Thursday, March 12, 2015

Review: Broken Homes & Gardens by Rebecca Kelley

To be published:- April, 2015

Published by:- Blank Slate Press

Star rating:-

It is nigh impossible to banish the specter of sky-high expectations for a book which proudly advertises itself as the When Harry Met Sally for the millenial generation. That movie has been comfort food for the lonely and the lovelorn and the ones navigating the treacherous waters of friends-and-a-little-morerelationships for decades now. 

So potential readers and Nora Ephron fans, better be forewarned that the central characters here are not even pale imitations of Harry Burns and Sally Albright. Neither does Malcolm possess Harry's infuriatingly self-assured persona nor does Joanna manage to embody Sally's quirkiness and emotional vulnerabilities. More often than not they come off as people with no discernible character traits - they flicker in and out of focus like shadowy silhouettes in a hazily lit room. Their friendship is never fleshed out for the reader's benefit. In fact the only conversations they have are completely devoid of any wit or substance and merely border on good-natured flirtation.

Malcolm and Joanna meet at a party and make out without even exchanging proper greetings first. Malcolm flies out to Kazakhstan the very next day for 2 years with the Peace Corps during which time they maintain a correspondence through hand-written letters - yes you read that right - not emails or the phone because nothing puts a dampener on romance like modern technological innovations! When Malcolm shifts back to Portland after the designated time period, they keep hovering around each other, doing the mating dance without actually acting on their mutual attraction. They make bad decisions which would have been acceptable had they not appeared as deliberately manufactured unrealistic plot contrivances to delay their eventual union.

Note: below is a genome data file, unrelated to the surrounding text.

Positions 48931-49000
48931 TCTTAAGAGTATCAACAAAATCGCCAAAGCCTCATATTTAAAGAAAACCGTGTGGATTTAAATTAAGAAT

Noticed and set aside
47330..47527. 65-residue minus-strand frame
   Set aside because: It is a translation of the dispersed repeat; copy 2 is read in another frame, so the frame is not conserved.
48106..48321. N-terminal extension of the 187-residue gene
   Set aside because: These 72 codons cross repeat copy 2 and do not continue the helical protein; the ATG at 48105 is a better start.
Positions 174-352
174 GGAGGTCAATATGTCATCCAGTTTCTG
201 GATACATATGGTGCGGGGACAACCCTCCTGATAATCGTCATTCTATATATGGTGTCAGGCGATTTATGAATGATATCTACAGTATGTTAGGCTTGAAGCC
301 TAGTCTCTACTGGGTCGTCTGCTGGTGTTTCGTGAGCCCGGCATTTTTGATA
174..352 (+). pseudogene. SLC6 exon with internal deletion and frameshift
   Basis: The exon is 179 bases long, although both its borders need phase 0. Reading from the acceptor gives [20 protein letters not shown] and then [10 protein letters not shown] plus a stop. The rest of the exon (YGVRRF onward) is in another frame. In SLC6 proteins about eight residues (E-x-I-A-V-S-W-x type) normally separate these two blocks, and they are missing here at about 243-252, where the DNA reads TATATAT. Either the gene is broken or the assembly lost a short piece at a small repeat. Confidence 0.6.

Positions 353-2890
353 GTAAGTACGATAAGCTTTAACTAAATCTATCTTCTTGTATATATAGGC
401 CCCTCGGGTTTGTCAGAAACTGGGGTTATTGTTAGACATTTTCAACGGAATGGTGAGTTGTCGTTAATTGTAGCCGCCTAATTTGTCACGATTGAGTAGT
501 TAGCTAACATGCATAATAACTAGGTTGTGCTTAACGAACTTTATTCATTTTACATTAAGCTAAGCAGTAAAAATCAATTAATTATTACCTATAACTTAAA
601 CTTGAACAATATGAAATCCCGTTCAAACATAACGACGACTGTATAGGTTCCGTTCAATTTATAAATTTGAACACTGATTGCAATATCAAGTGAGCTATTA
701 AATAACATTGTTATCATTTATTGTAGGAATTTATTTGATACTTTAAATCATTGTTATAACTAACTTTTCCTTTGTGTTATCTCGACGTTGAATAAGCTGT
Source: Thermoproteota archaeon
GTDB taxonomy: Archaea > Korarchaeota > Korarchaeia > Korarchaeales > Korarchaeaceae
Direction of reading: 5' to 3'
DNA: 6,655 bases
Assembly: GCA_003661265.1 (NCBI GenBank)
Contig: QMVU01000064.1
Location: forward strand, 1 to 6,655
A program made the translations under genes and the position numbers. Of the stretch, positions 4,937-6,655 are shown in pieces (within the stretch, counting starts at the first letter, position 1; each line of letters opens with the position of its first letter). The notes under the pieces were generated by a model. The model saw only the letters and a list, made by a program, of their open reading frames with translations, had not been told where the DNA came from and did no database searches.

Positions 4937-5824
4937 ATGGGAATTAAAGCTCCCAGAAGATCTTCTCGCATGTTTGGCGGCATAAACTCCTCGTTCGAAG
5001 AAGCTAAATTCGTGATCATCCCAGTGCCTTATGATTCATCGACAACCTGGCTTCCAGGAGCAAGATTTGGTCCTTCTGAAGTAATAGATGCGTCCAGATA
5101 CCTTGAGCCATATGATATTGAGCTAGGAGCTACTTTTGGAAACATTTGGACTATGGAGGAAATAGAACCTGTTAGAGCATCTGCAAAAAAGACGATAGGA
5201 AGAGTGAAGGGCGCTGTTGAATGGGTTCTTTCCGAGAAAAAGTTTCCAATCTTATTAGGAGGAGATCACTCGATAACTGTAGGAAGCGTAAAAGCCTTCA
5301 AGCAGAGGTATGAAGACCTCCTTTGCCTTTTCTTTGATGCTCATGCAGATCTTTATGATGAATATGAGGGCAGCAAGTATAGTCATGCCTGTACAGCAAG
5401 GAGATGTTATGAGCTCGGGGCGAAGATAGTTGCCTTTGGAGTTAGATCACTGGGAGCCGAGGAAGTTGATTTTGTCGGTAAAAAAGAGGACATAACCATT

Long story short this is a bit like Harry Met Sally but not quite. It tries to sell the illusion of an unorthodox, fantasy love instead of conveying the truth of how relationships work in reality which brought Nora Ephron's creations universal adulation in the first place. However, on the plus side, there's no casual sexism here - Malcolm does not patronize Joanna like Harry aggressively dismisses Sally's opinions in the movie. (But then we are no longer in the 90s) It has all the trappings of a regular chicklit novel except without the mediocre writing and the abundance of idiotic cliches. And quite readable if not compulsively so.

As long as you are not craving for Nora Ephron-level insight into the quotidian comedy and heartbreak of relationships but light reading which does not require complete suspension of disbelief, Rebecca Kelley will keep you entertained.


**with thanks to Blank Slate Press and Netgalley for the ARC**


Also published on Goodreads and Amazon.

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